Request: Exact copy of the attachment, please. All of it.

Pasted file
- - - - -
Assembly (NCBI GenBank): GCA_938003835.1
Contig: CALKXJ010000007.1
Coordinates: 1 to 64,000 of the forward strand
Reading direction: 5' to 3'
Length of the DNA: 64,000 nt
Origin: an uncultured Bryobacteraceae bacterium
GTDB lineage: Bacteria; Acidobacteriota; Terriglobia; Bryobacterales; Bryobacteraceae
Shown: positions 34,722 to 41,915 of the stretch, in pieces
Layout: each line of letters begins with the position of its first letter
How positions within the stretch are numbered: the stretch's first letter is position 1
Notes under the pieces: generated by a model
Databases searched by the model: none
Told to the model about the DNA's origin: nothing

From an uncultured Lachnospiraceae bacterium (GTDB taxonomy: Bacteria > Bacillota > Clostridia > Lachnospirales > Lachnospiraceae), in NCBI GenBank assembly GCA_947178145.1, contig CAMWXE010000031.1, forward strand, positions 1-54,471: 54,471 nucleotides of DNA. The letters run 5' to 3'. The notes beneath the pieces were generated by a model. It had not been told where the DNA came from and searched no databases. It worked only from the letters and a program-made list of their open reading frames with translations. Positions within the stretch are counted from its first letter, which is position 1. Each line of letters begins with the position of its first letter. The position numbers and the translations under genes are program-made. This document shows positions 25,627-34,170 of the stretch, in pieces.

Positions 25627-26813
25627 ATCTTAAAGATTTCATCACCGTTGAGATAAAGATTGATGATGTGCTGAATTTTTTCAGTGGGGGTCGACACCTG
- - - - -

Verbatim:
Assembly (NCBI GenBank): GCA_938003835.1
Contig: CALKXJ010000007.1
Coordinates: 1 to 64,000 of the forward strand
Reading direction: 5' to 3'
Length of the DNA: 64,000 nt
Origin: an uncultured Bryobacteraceae bacterium
GTDB lineage: Bacteria; Acidobacteriota; Terriglobia; Bryobacterales; Bryobacteraceae
Shown: positions 34,722 to 41,915 of the stretch, in pieces
Layout: each line of letters begins with the position of its first letter
How positions within the stretch are numbered: the stretch's first letter is position 1
Notes under the pieces: generated by a model
Databases searched by the model: none
Told to the model about the DNA's origin: nothing

From an uncultured Lachnospiraceae bacterium (GTDB taxonomy: Bacteria > Bacillota > Clostridia > Lachnospirales > Lachnospiraceae), in NCBI GenBank assembly GCA_947178145.1, contig CAMWXE010000031.1, forward strand, positions 1-54,471: 54,471 nucleotides of DNA. The letters run 5' to 3'. The notes beneath the pieces were generated by a model. It had not been told where the DNA came from and searched no databases. It worked only from the letters and a program-made list of their open reading frames with translations. Positions within the stretch are counted from its first letter, which is position 1. Each line of letters begins with the position of its first letter. The position numbers and the translations under genes are program-made. This document shows positions 25,627-34,170 of the stretch, in pieces.

Positions 25627-26813
25627 ATCTTAAAGATTTCATCACCGTTGAGATAAAGATTGATGATGTGCTGAATTTTTTCAGTGGGGGTCGACACCTG